Assembly Bill 2511 was passed in 2006 and includes a package of amendments that makes improvements to several of California’s land use and housing laws. The bill prohibits localities from enacting any law that is discriminatory, thus broadening the state code regarding discrimination in land use and zoning regulations. The bill also revises the No Net Loss Law, which limits a locality’s ability to reduce densities in multifamily zones or arbitrarily deny housing project approvals. These revisions bring the No Net Loss Law into better conformity with recent housing element changes. Furthermore, AB 2511 revised requirements of the Permit Streamlining Act to allow more flexibility in the number of affordable units a project must have to qualify for streamlined permitting. In addition, changes to local review processes cannot be applied to projects that have already begun the approval process.
California state officials appreciate the need to increase development of affordable housing to better meet the demand for housing in that state. They have enacted innovative legislation that gives localities the tools they need to make more land available for residential construction and to ease affordable housing project approvals. The Housing Element and Housing Accountability Laws are unique in the ways that they accomplish these goals, in that they assist localities in supporting and approving affordable housing construction, even when faced with community opposition.
Supporting Affordable Housing through Trust Funds
The first housing trust funds were established in the mid-1970s; today, there are over 500 funds in cities, counties, and states throughout the country. These funds generate more than $1.6 billion per year, and play a critical role in developing and maintaining affordable housing.
How They Work
Housing trust funds (HTFs) are established by elected government entities that have made a commitment to make safe and decent affordable housing a top priority in their jurisdictions. The funds generate public revenue that supports affordable housing programs and maintenance. The revenue that’s generated by HTFs can also be used to construct housing developments that include housing units for lower-income households. The funds are also used for homebuyer assistance and subsidized rental housing.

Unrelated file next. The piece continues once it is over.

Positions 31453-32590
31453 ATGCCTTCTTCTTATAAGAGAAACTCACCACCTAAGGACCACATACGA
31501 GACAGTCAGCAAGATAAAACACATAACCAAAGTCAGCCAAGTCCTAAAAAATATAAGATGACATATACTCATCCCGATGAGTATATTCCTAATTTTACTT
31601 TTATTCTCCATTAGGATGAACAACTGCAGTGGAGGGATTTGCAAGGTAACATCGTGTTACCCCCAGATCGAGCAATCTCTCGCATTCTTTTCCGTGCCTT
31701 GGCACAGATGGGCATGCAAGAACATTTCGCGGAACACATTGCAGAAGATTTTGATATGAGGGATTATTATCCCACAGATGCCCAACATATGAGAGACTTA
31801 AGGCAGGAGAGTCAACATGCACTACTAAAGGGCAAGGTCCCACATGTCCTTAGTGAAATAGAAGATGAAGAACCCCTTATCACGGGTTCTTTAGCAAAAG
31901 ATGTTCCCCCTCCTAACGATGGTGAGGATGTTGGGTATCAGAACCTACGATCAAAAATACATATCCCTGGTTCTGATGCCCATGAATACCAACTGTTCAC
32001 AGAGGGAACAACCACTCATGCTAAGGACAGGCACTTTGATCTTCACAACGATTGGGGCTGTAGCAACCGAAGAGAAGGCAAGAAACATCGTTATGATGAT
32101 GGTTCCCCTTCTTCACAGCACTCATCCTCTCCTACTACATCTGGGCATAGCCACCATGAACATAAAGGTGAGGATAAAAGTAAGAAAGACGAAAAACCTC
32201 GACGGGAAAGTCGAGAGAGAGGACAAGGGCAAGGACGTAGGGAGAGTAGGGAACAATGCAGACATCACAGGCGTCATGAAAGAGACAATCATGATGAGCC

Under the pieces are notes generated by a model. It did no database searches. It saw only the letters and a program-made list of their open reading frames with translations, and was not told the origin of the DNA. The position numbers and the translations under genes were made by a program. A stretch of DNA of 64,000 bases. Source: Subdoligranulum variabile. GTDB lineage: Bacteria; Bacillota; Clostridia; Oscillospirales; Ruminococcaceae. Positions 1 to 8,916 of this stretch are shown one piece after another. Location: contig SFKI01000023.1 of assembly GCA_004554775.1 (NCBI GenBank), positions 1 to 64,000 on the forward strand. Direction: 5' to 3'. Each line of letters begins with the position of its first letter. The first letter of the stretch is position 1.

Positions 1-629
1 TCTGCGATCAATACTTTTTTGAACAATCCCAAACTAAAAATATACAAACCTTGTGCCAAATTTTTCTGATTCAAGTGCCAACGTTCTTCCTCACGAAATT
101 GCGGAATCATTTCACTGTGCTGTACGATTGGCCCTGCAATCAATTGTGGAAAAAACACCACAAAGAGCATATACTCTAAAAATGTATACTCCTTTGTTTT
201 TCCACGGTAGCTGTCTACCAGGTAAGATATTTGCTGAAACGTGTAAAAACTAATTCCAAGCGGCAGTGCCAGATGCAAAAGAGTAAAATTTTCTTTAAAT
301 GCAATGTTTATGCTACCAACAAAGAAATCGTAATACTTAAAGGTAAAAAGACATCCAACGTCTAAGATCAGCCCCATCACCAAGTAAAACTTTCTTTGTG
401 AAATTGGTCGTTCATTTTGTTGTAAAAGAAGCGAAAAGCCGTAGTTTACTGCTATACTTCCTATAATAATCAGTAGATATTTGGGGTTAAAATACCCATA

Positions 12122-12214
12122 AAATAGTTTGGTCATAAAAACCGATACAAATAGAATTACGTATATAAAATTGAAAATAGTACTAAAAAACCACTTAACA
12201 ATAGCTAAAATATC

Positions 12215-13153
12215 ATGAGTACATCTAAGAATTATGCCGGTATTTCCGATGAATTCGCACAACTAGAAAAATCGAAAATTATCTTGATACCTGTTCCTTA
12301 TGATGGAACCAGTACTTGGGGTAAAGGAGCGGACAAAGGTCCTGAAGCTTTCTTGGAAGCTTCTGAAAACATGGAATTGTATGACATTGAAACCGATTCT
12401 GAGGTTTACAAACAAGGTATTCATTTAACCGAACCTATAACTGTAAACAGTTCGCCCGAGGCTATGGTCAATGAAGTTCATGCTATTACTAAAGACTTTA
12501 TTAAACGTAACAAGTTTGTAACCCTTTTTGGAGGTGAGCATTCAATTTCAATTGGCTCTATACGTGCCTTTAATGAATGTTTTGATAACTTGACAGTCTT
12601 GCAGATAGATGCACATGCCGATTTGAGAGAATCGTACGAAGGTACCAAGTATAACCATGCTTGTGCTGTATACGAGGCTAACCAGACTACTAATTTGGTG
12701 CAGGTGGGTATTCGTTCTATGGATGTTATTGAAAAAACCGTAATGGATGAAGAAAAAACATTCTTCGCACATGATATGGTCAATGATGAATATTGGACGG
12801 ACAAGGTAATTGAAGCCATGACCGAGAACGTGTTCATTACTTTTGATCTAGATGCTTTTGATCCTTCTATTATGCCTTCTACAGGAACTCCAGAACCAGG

A city, county, or state government entity adopts a housing trust fund by law or ordinance according to local need, and details the type of housing and revenue the funds are expected to generate. At the state level, housing trust fund legislation can enable local jurisdictions to dedicate public funds to affordable housing, or provide funding to nonprofit and for-profit housing organizations and housing authorities. There are currently 49 state housing trust funds operating in 38 states. The most common source of revenue for state funds is the real estate transfer tax. Allocated funds are administered by a state housing finance agency, an appointed commission, or a state agency.
When comparing the three types of housing trust fund governing agencies, county housing trust funds have the most difficulty in raising sufficient resources to maintain an effective fund. However, having to rely on their creativity, counties focus on regional affordable housing efforts and also encourage the private sector to become involved in housing issues. There are currently 33 housing trust funds operating at the county level, with county recording fees serving as their main source of revenue.
The largest group of housing trust funds operates at the city level. As of this writing, there are a total of 432 city housing trust funds, the majority of which are administered by a local government department. At the city level, there are a wide range of revenue sources, the most common being developer fees. Other sources include:
Real estate taxes or fees;
Developer fees, including in-lieu fees and impact fees;
Property taxes and sales taxes;
Development fees, including permit application fees; and
Tax increment funds from redevelopment project areas.
The dramatic increase of affordable housing trust funds in recent years proves that it is a sustainable model. In continuing to make measurable contributions in support of affordable housing, trust funds have established themselves as a viable affordable housing solution.
Disclaimer: Archived pages are no longer updated and may contain broken external links.